The return on investment for good requirements gathering is virtually always higher than the cost.  In almost all cases if you spend the time develop the requirements you can develop a far superior product with much less hassle and frustration.  At the same time not doing the right amount of requirements gathering can create a chaotic environment in which stakeholders are upset with the managers, managers are upset with the developers, developers are upset with managers and in the end what really suffers is the product.  Some of the benefits from good requirements gathering can be:

  • Fewer defects in the delivered product
  • Less development rework
  • Faster delivery of the finished product
  • Less unused features
  • Lower cost of development
  • Less miss-communicated requirements
  • Reduced project chaos
  • Higher levels of satisfaction from stakeholders
  • Higher levels of satisfaction from developers
  • Higher levels of satisfaction from consumers and users
  • Products that work well and have a useful feature set

How can you accomplish this?  It’s a question easier asked than answered.  There are many theories, best practices, books, articles and classes you can try but in the end what it really takes is communication, cooperation and time.  Stakeholders should be involved throughout the project but stakeholders cannot do the job by themselves.  Customer input can help bridge the gap between what is expected and what’s delivered.  Developer input can help reduce development time and project cost by adding valuable insight about technical aspects of the requirements reducing the amount of rework which the project will need.  When everyone works together to develop high quality requirements document you end up with a much better result.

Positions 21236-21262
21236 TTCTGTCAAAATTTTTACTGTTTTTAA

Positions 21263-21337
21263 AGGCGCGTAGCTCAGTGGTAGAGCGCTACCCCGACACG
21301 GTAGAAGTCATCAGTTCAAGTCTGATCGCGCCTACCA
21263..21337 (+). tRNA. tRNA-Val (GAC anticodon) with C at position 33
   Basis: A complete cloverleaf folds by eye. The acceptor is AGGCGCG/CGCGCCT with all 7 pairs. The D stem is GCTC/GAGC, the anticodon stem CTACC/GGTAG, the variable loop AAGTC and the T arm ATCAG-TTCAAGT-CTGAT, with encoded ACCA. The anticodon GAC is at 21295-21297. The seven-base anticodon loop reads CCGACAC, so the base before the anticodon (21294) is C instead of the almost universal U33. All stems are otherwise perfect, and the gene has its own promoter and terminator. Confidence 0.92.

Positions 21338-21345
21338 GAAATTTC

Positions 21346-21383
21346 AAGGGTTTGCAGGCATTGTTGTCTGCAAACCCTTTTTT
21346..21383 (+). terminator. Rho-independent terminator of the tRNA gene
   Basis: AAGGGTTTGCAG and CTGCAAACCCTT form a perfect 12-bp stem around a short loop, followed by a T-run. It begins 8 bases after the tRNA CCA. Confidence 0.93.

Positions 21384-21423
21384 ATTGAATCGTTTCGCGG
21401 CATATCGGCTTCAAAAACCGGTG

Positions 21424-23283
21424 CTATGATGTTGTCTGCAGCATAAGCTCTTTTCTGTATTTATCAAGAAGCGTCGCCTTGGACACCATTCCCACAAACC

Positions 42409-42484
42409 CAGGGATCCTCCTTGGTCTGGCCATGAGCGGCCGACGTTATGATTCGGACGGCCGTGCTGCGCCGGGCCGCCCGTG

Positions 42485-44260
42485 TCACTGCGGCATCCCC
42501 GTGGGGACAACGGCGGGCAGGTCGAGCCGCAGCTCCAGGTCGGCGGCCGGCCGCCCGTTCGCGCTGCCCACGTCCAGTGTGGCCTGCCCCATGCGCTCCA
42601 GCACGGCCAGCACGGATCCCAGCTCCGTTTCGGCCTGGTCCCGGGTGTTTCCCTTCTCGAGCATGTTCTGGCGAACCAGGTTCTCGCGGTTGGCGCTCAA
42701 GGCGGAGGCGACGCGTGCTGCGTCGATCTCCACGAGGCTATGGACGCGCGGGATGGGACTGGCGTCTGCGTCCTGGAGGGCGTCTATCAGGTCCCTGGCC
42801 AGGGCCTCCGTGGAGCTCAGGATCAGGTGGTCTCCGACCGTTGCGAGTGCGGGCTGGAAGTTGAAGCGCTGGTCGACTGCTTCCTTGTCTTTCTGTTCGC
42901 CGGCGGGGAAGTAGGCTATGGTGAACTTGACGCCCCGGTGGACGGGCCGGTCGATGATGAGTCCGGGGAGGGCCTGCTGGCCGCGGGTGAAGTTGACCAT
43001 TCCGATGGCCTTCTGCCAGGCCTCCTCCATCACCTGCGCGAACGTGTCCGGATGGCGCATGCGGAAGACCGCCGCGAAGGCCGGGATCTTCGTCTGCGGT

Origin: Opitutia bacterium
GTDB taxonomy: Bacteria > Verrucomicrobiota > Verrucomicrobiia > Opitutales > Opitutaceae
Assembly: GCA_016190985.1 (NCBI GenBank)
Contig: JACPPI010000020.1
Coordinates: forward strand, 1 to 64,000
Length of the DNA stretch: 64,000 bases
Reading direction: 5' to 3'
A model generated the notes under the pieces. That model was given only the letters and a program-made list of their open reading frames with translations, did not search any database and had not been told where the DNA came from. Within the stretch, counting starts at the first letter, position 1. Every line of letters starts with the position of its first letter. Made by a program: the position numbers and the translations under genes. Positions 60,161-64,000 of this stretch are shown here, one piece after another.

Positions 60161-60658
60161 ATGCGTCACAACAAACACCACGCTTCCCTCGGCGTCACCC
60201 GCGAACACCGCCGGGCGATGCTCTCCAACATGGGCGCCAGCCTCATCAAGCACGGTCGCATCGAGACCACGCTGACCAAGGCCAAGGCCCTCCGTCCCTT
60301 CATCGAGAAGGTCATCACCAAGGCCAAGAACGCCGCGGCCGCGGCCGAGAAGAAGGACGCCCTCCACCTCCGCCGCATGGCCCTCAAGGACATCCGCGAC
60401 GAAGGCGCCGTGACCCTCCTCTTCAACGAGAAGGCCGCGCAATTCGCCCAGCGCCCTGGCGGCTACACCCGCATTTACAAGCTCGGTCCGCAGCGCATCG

So how do you know when you have a good requirements document?  A good place to start is making sure that everyone involved is in agreement on the requirements baseline.

  • Customers should agree that the requirements document will produce a product which meets their needs
  • Developers should agree that the requirements are understandable and achievable
  • Quality Assurance team should agree that the requirements are testable
  • Stakeholders should agree that the requirements will fulfill the business objectives

A few good resources for high quality requirements gathering:

Software Requirements by Karl Wiegers & Joy Beatty

Visual Models for Software Requirements by Anthony Chen & Joy Beatty

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